How I Shaved 10 Seconds Off Page Load Time

Do you wish your site loaded quicker?

We all want our site to load as quick as possible for our users convenience and to keep Googlebot happy.

My friend Janet’s new site was dead slow when she asked me to take a look. Here’s how I spent about a couple of hours to get a WordPress site to load in about 2 seconds. When I started in was regularly taking over 10 seconds, sometimes hitting 20 seconds.

healthvuepartners.com pingdom

The Big Problems

There are a few places a website slows down, but often the most expensive piece of the equation for WordPress is the database connections. Another common problem is adding/using widgets that need to make even more expensive database calls.

Very close behind database lag is common requests to the web server. For every item on your page, a request originates, the browser says “Oh, look here’s an where I need an image of a kitten… hey web server do you have that? You do? Great, please send it to me here in the browser so I can display it.”

For the homepage of the site I was working with, there were about 44 requests including:

  • 7 CSS requests
  • 19 javascript libraries
  • 6 images
  • 18 CSS images

That’s not unusual for a good looking WordPress theme, and the images and javascript were not dragging down the speed of the page.

What I did notice was one specific css file that was taking 4 or 5 seconds to respond every single page request. It was the css file from their MailChimp plugin:

http://www.example.com/?mcsf_action=main_css&ver=3.9.1.

I took a minute to look at what that request was doing, and it was requesting a very small file to style their widget. But because every time I requested that css file it couldn’t be cached, and it took an additional database connection it was killing page load time. I searched to see if anyone had that problem, and sure enough, LimeCanvas did.

I ended up following those tips and that alone saved me 4 or 5 seconds – Hooray! Basically I moved the css to the main Theme CSS file so it was cacheable.

The last plugin thing I opted for was the WordPress Jetpack plugin – Photon. It uses the worldwide WordPress cloud to cache and serve your site images from their CDN. It’s not perfect, and lacks the ability to flush the cache, but it does help speed up image delivery.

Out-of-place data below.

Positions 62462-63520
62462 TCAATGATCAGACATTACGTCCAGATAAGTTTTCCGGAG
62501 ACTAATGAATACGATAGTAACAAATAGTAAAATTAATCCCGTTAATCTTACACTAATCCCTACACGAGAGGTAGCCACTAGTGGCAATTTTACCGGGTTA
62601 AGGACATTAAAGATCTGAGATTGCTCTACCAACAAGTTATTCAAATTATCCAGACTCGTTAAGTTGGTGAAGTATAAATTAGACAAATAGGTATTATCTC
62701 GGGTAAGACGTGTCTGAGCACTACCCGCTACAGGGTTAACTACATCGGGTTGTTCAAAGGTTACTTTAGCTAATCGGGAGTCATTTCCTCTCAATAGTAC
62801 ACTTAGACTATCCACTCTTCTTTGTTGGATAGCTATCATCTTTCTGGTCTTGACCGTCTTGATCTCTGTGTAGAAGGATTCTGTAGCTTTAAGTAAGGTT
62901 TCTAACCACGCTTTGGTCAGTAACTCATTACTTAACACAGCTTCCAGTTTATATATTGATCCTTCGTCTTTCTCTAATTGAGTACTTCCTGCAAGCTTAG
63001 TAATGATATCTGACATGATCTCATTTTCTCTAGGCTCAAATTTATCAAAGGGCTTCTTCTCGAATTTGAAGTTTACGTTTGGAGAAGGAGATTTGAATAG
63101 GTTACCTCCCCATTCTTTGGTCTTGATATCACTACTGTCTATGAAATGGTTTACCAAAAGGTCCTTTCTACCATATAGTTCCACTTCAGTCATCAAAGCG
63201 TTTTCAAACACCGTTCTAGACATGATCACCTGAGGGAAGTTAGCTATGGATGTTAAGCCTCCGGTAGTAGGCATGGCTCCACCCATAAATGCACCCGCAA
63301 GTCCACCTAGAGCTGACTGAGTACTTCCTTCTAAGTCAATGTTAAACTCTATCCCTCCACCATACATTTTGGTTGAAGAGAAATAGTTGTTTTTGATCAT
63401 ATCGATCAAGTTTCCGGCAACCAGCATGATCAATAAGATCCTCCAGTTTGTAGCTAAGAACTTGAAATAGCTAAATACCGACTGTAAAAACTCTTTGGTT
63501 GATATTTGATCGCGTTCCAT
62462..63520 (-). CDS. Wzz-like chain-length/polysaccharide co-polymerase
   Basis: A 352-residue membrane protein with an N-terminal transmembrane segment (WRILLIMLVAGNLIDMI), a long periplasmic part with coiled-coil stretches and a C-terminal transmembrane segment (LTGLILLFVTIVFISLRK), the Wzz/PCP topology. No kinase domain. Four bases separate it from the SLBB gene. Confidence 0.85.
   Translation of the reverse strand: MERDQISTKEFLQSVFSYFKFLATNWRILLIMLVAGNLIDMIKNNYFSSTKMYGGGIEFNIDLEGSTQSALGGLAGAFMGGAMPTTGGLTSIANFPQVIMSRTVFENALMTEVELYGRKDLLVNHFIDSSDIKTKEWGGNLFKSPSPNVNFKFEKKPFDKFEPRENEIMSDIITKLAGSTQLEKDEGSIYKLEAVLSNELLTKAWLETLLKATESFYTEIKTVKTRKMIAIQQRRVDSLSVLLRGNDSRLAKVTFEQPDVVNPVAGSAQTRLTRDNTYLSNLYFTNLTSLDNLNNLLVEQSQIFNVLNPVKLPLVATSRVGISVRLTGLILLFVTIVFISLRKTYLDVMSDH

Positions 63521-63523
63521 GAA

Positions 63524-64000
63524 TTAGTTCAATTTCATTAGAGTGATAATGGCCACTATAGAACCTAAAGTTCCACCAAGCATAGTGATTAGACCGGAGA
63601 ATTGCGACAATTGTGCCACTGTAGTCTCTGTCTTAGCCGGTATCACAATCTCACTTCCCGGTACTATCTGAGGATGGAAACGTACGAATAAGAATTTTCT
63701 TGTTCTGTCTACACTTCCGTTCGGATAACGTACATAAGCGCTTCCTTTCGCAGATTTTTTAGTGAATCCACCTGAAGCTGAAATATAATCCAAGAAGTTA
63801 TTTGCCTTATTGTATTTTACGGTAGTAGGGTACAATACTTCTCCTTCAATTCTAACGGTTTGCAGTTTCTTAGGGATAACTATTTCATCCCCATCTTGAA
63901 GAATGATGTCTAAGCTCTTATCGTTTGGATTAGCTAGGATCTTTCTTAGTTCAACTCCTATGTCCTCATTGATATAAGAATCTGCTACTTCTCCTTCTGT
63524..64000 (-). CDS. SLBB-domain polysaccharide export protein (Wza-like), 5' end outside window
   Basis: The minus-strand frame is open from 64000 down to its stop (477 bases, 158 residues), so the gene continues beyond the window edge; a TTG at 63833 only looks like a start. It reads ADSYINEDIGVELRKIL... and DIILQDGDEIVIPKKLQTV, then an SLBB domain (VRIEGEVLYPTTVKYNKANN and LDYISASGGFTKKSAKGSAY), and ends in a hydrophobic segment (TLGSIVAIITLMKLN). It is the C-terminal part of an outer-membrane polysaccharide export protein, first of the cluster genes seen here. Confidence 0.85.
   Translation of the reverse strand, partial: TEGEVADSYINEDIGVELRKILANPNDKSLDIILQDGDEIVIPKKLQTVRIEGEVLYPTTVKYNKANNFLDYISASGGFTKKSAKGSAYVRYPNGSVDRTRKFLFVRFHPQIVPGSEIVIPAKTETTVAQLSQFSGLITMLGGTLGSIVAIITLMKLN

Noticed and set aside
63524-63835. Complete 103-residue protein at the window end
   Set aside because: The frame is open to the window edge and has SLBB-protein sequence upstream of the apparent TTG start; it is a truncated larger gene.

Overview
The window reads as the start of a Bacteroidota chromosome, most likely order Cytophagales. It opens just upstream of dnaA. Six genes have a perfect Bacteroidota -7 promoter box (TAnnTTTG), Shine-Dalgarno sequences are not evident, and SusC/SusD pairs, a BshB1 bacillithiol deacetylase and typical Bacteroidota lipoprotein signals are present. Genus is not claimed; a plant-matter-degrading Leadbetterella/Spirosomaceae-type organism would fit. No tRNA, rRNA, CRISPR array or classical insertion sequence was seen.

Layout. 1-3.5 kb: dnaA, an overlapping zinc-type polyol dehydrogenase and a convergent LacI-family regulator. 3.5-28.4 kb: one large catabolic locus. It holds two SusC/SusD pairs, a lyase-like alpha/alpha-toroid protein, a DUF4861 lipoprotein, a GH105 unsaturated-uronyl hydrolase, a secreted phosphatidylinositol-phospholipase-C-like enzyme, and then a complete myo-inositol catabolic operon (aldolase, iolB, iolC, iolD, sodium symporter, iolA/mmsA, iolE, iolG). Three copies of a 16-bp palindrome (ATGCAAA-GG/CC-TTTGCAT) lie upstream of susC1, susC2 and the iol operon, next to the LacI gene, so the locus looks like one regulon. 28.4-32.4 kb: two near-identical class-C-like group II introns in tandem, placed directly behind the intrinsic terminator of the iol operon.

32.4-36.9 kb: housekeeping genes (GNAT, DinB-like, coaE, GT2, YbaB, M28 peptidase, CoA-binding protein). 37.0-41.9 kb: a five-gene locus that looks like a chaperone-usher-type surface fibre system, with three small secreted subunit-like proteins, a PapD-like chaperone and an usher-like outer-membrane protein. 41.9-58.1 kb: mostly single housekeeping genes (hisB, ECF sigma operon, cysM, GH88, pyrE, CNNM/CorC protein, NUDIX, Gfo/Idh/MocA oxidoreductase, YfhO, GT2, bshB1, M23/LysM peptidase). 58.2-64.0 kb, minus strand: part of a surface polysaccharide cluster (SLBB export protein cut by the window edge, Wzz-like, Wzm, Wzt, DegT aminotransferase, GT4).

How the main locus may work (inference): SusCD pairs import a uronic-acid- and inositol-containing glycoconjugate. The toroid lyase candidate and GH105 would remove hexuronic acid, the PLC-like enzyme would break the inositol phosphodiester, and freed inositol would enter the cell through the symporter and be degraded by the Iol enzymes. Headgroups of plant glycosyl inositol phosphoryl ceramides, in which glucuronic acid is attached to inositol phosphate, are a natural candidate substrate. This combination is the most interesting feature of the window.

Everyday Problems

The other problems can effect any site, not just WordPress sites. It has to do with optimizing as many things as you can to relieve the constant back and forth between the browser and the web server.

Caching

There are a lot of ways to cache content so that it is returned quicker to a visitor. For this site we used WP Super Cache, it generates html files that are served directly by Apache without processing comparatively heavy PHP scripts. This caching pulled back another second or two.

One of the other manual things I added was to enable browser caching by setting expiry dates on certain types of files via the .htaccess file – which I accessed via Yoast’s WordPress SEO Plugin.

I added the following lines that basically say if you are looking for a jpg image and you have already requested it in the past year, check your browser cache for it first:

## EXPIRES CACHING ##
<IfModule mod_expires.c>
ExpiresActive On
ExpiresByType image/jpg "access plus 1 year"
ExpiresByType image/jpeg "access plus 1 year"
ExpiresByType image/gif "access plus 1 year"
ExpiresByType image/png "access plus 1 year"
ExpiresByType text/css "access plus 1 month"
ExpiresByType application/pdf "access plus 1 month"
ExpiresByType text/x-javascript "access plus 1 month"
ExpiresByType application/x-shockwave-flash "access plus 1 month"
ExpiresByType image/x-icon "access plus 1 year"
ExpiresDefault "access plus 2 days"
</IfModule>
## EXPIRES CACHING ##

The advantage to setting those is that those requests no longer need to be made to the web server. See all the 304 server codes below? Those all mean that those items were already downloaded recently, so no need to fetch them again.

Network tab in Chrome browser

The best part is that instead of 40+ requests to serve this page, we’re down to 8 or 9. That’s a huge savings, and that’s where another couple of seconds came from.